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· The Hog Whisperer (Administrator)
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Make sure you get good neck tension.  This is at least as important as a good crimp.

Check the expander plug and ensure that it is a good 0.004" less than bullet diameter.  0.005" is even better.  With good neck tension you can see where the lube grooves are in a cast bullet after it is seated.  If your expander isn't small enough you can chuck it in a drill and polish it down a little.

Seat and crimp in two steps.  Seat first so that the case mouth is even with very top of the crimp groove (so you can barely see the crimp groove at all).  Then, with the seater stem out of the die, crimp it until the mouth of the case actually has a little short section that is parallel to the sides of the case, but in the bottom of the crimp groove.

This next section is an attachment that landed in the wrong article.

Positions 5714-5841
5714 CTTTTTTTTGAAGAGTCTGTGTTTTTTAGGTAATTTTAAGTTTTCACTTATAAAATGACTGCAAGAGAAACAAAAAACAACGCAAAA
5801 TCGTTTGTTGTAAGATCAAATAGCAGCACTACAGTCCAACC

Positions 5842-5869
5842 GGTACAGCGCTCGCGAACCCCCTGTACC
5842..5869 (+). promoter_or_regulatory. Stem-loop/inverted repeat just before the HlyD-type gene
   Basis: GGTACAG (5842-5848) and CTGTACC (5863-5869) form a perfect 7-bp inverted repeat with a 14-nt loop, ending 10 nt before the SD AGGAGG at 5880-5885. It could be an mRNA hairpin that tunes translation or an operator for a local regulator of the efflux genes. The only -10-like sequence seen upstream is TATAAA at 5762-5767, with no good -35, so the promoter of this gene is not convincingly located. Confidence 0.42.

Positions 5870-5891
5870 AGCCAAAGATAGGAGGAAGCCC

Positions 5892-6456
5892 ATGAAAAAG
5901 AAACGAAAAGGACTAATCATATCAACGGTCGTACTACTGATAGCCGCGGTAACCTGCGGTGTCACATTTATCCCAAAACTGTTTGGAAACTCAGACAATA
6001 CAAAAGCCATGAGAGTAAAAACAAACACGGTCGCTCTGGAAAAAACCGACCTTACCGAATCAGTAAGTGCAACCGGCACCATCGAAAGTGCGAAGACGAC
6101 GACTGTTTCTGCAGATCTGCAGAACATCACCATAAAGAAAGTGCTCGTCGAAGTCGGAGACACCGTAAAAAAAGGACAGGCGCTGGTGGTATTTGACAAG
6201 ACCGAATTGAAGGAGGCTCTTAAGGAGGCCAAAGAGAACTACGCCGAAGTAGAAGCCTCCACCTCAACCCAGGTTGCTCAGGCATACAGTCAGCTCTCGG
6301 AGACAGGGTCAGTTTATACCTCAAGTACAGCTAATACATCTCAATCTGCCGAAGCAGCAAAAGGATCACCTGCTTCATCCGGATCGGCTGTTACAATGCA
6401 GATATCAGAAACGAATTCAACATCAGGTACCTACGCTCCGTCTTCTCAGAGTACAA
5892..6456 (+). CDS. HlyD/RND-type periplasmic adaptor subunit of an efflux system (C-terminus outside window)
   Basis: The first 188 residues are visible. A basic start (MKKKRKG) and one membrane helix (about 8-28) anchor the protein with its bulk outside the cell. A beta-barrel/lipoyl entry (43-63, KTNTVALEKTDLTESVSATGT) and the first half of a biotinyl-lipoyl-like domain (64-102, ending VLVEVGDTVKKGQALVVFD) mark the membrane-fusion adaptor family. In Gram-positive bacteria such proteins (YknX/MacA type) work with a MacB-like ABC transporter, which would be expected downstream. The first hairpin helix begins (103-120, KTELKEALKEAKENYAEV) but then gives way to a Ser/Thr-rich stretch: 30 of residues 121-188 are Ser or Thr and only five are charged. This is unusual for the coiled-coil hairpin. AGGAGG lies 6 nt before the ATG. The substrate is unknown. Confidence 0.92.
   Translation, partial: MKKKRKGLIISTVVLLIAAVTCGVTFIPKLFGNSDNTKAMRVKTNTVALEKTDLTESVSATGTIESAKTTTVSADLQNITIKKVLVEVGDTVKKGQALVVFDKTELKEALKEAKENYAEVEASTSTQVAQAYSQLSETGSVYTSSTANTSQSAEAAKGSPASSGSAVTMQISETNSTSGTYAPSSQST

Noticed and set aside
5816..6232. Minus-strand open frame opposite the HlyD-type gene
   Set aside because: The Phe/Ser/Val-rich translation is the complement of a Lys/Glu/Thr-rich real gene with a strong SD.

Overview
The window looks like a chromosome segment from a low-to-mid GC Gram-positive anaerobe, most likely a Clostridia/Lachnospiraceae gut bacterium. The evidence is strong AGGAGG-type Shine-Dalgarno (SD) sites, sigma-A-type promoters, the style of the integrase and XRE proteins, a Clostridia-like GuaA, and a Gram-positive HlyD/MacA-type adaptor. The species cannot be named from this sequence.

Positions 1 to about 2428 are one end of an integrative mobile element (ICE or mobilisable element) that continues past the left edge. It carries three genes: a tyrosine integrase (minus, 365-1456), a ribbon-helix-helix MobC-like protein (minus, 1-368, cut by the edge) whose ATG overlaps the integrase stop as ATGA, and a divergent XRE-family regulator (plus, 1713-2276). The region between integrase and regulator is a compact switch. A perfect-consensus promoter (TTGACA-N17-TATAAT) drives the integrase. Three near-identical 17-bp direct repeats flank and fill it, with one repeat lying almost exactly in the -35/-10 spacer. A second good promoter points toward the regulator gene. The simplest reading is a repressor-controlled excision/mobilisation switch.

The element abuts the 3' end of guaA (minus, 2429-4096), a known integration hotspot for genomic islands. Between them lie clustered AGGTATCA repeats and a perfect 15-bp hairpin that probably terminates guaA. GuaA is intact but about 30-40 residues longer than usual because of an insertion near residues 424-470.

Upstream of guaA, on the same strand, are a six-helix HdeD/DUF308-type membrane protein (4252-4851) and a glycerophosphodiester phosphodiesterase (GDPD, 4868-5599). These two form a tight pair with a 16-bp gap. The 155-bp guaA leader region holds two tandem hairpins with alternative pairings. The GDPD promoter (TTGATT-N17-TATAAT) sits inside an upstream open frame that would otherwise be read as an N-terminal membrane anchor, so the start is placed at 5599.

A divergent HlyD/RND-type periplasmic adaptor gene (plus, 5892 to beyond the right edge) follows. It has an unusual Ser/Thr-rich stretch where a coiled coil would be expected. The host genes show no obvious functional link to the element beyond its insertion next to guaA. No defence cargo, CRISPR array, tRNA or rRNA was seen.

Make sense?  Look at factory .454 ammo... that should give you a good idea of what will work.  One of these days I'll take some pictures of various crimps and whip up a short tech note.

Marshall will tell you that the Redding profile crimp die really helps, but I don't shoot a .454 so have never tried one.  I'm sure they work great but with what I load I have been able to get by with this method.  You might need one depending on how heavy your loads are.
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